It can be easy to become influenced by voices that don’t get what you’re trying to do. People who don’t approve of you or your work, will always try to discourage you. Once you make your mark, you’ll attract erasers. People who are intimidated by your prime will always try to shorten it. Maybe there are people who drain your energy by constantly demanding you to justify the choices you make, to explain yourself to them so that they can argue with you. By all means spend some time explaining your why, but don’t lose sleep over the fact that they don’t listen and don’t approve of it. Whatever you do, don’t change the way you’re doing it because of them. They don’t really care and they don’t matter to the work you are doing. They provide an excuse to quit. Don’t let it be that. Don’t let the desire to have your work approved drive the work itself. If that was what drove the greatest minds in history, the world would look very different and we would probably still be living in caves, or extinct. Do you approve of yourself or do you seek the approval of others?






When we lack confidence and in particular have a low understanding of our worth, we find ourselves needing the approval of others to feel good about ourselves. Unfortunately, in this day and age of being over worked and under valued, the approval of others may take years to come or never will. Saying “well done” or “thank you” doesn’t seem too common in language in modern society, and how often do you say such things to others?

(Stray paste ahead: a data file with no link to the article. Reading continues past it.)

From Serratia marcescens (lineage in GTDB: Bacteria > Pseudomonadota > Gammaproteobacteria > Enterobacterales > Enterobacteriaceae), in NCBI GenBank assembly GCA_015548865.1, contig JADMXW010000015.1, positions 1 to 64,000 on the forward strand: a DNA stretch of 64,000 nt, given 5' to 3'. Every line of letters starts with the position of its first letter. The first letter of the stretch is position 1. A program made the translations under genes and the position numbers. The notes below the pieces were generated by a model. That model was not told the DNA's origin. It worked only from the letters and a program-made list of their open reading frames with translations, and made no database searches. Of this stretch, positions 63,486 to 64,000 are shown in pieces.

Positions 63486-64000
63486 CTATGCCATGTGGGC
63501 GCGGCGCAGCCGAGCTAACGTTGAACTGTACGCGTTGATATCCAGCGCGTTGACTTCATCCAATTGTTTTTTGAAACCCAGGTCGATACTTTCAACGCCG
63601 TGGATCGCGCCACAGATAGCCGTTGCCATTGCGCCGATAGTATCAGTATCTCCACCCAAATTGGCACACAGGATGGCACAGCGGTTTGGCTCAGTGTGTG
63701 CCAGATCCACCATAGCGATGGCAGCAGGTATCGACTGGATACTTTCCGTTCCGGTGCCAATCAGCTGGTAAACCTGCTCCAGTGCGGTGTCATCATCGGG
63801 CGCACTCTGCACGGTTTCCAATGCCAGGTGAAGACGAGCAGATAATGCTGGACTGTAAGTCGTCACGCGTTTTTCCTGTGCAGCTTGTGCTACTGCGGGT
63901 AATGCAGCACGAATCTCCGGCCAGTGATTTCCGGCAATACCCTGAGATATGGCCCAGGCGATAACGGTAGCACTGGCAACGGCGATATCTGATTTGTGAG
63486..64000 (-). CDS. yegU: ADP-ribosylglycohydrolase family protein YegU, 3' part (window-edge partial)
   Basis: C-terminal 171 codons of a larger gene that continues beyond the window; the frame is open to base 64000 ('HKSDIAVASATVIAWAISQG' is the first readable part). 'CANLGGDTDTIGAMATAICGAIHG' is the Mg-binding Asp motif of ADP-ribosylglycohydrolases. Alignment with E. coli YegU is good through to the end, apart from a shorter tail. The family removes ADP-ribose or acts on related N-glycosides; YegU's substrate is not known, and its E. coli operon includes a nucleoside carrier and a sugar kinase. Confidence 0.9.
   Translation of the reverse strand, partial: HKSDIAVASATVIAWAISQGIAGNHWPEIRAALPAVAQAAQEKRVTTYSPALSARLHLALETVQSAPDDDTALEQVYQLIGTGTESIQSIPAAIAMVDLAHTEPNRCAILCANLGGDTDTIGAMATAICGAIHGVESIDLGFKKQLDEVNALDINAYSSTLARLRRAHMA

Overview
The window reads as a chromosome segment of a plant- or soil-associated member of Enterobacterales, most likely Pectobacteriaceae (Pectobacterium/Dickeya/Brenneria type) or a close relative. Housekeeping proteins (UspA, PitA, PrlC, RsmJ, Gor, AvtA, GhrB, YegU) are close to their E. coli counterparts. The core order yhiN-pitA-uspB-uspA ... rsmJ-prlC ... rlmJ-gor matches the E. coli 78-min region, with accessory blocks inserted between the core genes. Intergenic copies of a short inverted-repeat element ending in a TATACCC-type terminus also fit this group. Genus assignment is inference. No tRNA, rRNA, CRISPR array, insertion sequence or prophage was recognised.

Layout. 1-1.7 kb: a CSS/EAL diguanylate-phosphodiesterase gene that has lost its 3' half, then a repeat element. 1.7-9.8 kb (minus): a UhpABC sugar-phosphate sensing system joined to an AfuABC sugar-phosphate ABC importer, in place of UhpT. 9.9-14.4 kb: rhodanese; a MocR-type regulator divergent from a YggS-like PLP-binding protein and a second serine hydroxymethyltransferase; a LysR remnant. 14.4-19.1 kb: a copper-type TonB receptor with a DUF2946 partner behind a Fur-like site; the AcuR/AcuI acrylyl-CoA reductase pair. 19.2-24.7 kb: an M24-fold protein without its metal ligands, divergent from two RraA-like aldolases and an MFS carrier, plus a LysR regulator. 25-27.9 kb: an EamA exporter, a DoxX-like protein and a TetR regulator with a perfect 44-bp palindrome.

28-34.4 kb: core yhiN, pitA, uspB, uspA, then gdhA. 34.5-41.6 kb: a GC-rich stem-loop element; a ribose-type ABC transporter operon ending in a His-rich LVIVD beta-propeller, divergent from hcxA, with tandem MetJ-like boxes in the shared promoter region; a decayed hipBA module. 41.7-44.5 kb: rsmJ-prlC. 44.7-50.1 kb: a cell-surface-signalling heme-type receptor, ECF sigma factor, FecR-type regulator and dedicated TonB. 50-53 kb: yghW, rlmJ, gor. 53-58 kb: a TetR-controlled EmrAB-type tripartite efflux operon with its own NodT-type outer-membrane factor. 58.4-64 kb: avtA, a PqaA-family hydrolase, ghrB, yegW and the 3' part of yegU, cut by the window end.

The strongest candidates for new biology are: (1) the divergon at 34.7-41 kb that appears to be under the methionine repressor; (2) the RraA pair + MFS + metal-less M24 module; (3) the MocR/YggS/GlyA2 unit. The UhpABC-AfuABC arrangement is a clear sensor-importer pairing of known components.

Being self critical is an easy habit to get into, and forms the basis of our needing approval from others. The root of our self-criticism is usually being at the receiving end of criticism from others as we grow up. I like the expression that “criticism is negative feedback badly delivered”.


Constantly receiving messages like “you’re too slow/stupid/bad/ugly/…” etc leads to us believing that this is a reality. And language like “don’t do that” “why did you….” “you shouldn’t have” “you always” “you mustn’t” doesn’t exactly help a child feel good about themselves. Every expression is a sign of disapproval, so it’s not surprising we grow wanting that approval from others. Comparing ourselves to others is another way we end up being critical of ourselves, as we usually find ways we don’t match up. This perpetuates our own self-disapproval. If you must compare, find positive things in the process and use your comparison to grow not to shrink yourself. Even if you find yourself with role models you are trying to emulate, there will be aspects of their personality, perhaps particular skills or attributes that you already have but they don’t possess. We all have a special fingerprint and God carefully made us all unique for a reason.



Identify situations where you find yourself seeking the approval of others. Is it with particular people, boss, parent, in particular environments, workplace, home, social? Is there any reason you can identify why this should be, why you’re leaving yourself vulnerable to their moods and frustrations? Whether or not you can find reasons for your seeking approval, start getting in the habit of getting approval solely God and from yourself. One easy way to challenge such thinking, is to remind yourself that most people are quite self centered and will speak from their own perspective and opinion of who you should be based on their own beliefs. The problem with this perspective is that they have completely travelled a different path to you, which led them to this train of thought process which doesn’t make it 100% accurate to your situation or even the truth. It is flawed. In the same way you spend most of your time full of self talk, worrying about you, other people are not as concerned about you as you think. They’re mostly concerned about themselves.